After Missteps, White House Likely to Tap Ash Carter as Next Pentagon Chief
The administration fired Chuck Hagel without having a replacement lined up, but Obama seems to have found the man he wants to run the Pentagon next.
Ashton Carter, a former deputy defense secretary and theoretical physicist with a reputation for independence and blunt talk, seems virtually certain to be President Barack Obama's pick to become the next Pentagon chief, with a senior administration official saying he is the leading candidate in a rapidly shrinking field.
Ashton Carter, a former deputy defense secretary and theoretical physicist with a reputation for independence and blunt talk, seems virtually certain to be President Barack Obama’s pick to become the next Pentagon chief, with a senior administration official saying he is the leading candidate in a rapidly shrinking field.
White House officials declined to confirm Carter’s selection, which would cap a messy week for the administration that began with Obama abruptly ousting Chuck Hagel Monday of last week, Nov. 24, without having a successor lined up to replace him. In an embarrassment for the administration, one leading contender, Sen. Jack Reed of Rhode Island, pulled himself out of the running hours after Hagel’s firing was made public. A bigger blow came last Tuesday when Michèle Flournoy, widely seen as the front-runner, took herself out of consideration as well. Homeland Security Secretary Jeh Johnson, the last name known to be under consideration, said on Monday that he wasn’t interested in the job.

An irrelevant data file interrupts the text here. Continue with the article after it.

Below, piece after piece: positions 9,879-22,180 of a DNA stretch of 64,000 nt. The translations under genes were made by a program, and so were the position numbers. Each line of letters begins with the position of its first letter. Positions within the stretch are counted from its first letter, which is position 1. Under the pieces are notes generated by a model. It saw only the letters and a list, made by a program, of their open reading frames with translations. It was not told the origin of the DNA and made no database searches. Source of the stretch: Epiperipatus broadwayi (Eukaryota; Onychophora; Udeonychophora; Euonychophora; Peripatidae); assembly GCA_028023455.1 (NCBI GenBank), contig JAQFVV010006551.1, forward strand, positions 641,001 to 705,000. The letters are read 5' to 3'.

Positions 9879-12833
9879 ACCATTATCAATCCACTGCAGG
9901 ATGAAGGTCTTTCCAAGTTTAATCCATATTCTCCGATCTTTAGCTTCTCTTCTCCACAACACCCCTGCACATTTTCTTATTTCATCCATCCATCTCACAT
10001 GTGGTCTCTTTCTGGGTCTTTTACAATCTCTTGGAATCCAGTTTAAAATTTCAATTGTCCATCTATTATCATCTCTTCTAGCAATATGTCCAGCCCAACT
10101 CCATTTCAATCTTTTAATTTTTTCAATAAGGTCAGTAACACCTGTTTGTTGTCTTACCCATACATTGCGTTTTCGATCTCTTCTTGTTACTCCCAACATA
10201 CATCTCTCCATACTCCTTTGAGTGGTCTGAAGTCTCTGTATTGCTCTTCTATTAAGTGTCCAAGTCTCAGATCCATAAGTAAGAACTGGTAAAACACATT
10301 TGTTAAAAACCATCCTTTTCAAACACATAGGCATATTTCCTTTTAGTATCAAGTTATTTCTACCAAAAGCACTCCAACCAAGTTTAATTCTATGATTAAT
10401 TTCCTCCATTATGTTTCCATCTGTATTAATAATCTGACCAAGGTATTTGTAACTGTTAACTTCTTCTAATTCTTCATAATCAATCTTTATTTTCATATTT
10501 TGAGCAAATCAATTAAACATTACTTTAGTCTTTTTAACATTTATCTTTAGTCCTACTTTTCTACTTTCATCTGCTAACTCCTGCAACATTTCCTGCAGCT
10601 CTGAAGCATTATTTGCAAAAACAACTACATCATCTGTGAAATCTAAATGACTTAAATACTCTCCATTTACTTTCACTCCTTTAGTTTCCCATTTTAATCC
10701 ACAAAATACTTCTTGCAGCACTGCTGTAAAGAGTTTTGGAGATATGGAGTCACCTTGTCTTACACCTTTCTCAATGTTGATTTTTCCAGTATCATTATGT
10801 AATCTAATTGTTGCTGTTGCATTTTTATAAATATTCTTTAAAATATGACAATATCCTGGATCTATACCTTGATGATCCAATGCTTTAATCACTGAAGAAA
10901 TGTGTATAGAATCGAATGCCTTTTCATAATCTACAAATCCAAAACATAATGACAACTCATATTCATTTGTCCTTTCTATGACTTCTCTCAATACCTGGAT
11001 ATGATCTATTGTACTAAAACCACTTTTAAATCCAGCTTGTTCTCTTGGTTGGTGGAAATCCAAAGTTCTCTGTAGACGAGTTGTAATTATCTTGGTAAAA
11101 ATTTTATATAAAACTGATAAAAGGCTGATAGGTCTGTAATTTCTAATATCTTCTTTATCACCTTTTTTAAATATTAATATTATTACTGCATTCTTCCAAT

That leaves Carter, a highly regarded technocrat who has long been seen as one of the brightest lights in Democratic national security circles. On the flip side, some of those who have worked with Carter complain that he can come across as condescending and arrogant. Carter sometimes seemed to be trying to outshine Hagel, creating a tense relationship between them. Carter had been under consideration to replace both Robert Gates and Leon Panetta, but didn’t get the job either time.
White House and Pentagon officials declined to confirm Carter’s selection or give any indication when a formal decision could be announced. With the Senate winding down its business for the year, the earliest he would face confirmation would be in January. The Republican-led Senate would doubtlessly grill him about the administration’s strategy for countering the Islamic State, but he wouldn’t likely face much concerted opposition.
If ultimately approved by the Senate, Carter, 60, will take on a mountain of challenges both inside and outside Washington. He’ll have to stave off interference from a West Wing that has tried to exert unprecedented control over the Pentagon and that Hagel, Panetta, and Gates have all accused of both micromanagement and indecision. He’ll also have to fight to preserve the Pentagon’s massive budget at a time when the United States is winding down the war in Afghanistan.